Ten fascinating facts about living in York
York is a city steeped in history and culture, offering plenty of things to do for couples, families and students alike. However while you may know of this fine city’s architecture, culture and history, we’d hedge our bets that you probably didn’t know the following ten fascinating facts about living in York.
Our Top Tidbits About York City
1. York is home to the biggest food and drink festival in Great Britain – The York Food and Drink Festival (in 2017, these will be running as follows: Chocolate Festival – 14th to 17th April; Taster Festival – 10th & 11th June and the Main Festival – 22nd Sept to 1st Oct).
2. York has the largest Railway Museum in the world – why not take a trip on the renowned flying Scotsman or the Japanese bullet train (the only one of its kind outside of its home territory).
3. You’ll find more intact city walls in York than anywhere else in England, dating back some 2000 years.
4. York Minster is the largest Gothic cathedral in Northern Europe – an architectural feat that took a staggering 250 years to build, with construction running from 1220 to 1472.
5. In 1984 a lightning bolt struck York Minster, which began an incredibly damaging fire that ripped through the grounds. This wasn’t the first time the building had suffered fire damage, either; back in 1829 Jonathan Martin, a religious fanatic who later became known as Mad Martin, deliberately set fire to the bellower.
6. York boasts the best racecourse in Britain (which is little surprise, given that racing has been taking place here since Roman times in 208 AD!) – with races being ran from May to October.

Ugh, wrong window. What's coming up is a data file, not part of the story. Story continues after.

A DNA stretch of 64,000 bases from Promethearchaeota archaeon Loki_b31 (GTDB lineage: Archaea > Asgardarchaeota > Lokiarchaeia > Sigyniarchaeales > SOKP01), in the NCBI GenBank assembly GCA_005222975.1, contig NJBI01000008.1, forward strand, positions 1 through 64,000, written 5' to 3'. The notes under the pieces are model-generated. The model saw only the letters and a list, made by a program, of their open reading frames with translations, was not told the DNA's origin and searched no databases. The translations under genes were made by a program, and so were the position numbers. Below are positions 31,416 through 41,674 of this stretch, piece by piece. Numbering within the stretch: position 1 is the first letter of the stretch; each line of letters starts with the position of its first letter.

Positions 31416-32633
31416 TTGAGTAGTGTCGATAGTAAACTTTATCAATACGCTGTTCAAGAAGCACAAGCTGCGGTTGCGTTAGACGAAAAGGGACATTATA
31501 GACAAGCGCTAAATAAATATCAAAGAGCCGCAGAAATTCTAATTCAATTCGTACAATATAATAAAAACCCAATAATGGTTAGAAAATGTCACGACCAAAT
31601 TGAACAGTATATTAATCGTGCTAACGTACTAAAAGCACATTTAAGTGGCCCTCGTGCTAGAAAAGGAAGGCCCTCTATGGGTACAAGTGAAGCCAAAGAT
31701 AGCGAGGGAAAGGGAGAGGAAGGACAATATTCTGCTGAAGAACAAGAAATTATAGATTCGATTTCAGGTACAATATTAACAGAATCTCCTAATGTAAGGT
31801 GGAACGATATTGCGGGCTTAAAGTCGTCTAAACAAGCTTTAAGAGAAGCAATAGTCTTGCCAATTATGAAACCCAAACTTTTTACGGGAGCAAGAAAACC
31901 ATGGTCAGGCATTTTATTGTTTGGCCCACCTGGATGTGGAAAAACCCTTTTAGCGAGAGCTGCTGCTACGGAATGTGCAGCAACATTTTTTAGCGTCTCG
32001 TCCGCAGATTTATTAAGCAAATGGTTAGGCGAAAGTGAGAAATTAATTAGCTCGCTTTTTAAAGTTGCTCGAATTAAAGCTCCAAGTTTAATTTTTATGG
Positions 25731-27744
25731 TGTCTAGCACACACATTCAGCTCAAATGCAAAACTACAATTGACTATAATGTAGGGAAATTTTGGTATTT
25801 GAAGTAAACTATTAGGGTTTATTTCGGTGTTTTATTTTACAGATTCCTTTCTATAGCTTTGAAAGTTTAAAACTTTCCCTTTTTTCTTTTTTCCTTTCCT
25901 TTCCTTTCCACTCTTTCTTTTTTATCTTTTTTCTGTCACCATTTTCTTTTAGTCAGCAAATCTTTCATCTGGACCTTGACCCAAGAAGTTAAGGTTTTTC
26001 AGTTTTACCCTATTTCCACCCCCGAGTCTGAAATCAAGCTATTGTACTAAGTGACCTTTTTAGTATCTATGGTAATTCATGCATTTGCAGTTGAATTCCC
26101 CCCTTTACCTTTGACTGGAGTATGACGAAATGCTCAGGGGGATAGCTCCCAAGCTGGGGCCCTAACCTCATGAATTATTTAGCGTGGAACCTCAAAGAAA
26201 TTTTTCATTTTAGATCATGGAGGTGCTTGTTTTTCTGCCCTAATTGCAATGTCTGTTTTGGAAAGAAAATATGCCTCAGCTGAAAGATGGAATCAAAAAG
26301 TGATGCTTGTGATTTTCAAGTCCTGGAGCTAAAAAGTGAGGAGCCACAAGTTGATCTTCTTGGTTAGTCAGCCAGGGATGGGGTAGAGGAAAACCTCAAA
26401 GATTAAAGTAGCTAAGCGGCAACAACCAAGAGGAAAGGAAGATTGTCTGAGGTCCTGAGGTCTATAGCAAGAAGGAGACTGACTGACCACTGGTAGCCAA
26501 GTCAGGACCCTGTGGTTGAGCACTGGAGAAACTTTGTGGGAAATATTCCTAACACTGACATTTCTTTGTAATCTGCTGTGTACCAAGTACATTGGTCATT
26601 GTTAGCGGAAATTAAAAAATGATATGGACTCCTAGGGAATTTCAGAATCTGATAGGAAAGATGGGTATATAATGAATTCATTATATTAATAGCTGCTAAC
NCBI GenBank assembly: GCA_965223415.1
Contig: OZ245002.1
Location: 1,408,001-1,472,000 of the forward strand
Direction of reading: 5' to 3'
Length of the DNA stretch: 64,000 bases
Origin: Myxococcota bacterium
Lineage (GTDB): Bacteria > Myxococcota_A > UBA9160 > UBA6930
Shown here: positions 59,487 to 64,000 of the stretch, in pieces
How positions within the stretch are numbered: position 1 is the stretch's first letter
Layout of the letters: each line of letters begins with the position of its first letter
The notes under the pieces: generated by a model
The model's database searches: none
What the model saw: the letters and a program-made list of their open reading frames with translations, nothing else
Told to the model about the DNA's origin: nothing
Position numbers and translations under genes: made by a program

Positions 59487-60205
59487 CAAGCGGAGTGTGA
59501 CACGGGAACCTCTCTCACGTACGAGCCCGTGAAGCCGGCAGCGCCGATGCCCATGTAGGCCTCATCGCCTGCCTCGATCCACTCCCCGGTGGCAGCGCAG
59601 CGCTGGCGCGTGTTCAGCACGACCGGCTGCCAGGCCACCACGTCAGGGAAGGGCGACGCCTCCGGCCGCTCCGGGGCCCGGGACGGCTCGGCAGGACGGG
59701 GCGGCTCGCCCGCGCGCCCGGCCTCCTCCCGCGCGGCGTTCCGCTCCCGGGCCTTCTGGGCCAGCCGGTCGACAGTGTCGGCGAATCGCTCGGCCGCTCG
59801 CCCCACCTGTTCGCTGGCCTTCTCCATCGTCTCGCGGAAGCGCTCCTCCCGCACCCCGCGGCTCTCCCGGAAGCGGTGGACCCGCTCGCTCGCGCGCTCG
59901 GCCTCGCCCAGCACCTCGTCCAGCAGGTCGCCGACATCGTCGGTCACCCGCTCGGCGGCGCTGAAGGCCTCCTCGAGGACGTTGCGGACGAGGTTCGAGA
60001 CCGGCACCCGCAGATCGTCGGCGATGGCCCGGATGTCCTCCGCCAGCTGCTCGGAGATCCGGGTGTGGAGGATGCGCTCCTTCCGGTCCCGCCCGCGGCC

7. York is seriously spooky, with plenty of ghostly hotspots and ghost walks throughout the city. In fact, The Treasurers House in York is even in the Guinness Book of Records for being home to ‘ghosts with the greatest longevity’ – a building constructed over the main Roman road that previously led into York.
8. The Shambles is the oldest retail street in the entirety of Europe, it was even described in the Domesday Book in 1086.
9. Margaret Clitheroe, an English saint and martyr, had her hand removed at some point before her execution for defying the monarchy by following Catholicism. Her severed hand forms part of an exhibition at the Bar Convent.
10. York has a long and illustrious history with chocolate, and was home to Nestlé and Terry’s; in 1999 47 bars were eaten every second – all manufactured in York!
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